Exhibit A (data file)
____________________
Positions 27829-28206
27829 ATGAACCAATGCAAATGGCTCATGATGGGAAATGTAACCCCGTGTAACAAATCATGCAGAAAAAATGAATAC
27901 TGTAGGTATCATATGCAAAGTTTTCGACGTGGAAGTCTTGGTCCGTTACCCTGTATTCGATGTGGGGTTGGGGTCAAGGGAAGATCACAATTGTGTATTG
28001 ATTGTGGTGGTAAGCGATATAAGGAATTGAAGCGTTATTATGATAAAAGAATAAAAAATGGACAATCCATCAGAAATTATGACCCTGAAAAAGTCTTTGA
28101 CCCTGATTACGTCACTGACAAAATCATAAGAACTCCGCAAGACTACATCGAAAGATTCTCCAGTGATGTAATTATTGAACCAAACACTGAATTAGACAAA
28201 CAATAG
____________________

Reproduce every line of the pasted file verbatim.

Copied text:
Positions 27829-28206
27829 ATGAACCAATGCAAATGGCTCATGATGGGAAATGTAACCCCGTGTAACAAATCATGCAGAAAAAATGAATAC
27901 TGTAGGTATCATATGCAAAGTTTTCGACGTGGAAGTCTTGGTCCGTTACCCTGTATTCGATGTGGGGTTGGGGTCAAGGGAAGATCACAATTGTGTATTG
28001 ATTGTGGTGGTAAGCGATATAAGGAATTGAAGCGTTATTATGATAAAAGAATAAAAAATGGACAATCCATCAGAAATTATGACCCTGAAAAAGTCTTTGA
28101 CCCTGATTACGTCACTGACAAAATCATAAGAACTCCGCAAGACTACATCGAAAGATTCTCCAGTGATGTAATTATTGAACCAAACACTGAATTAGACAAA
28201 CAATAG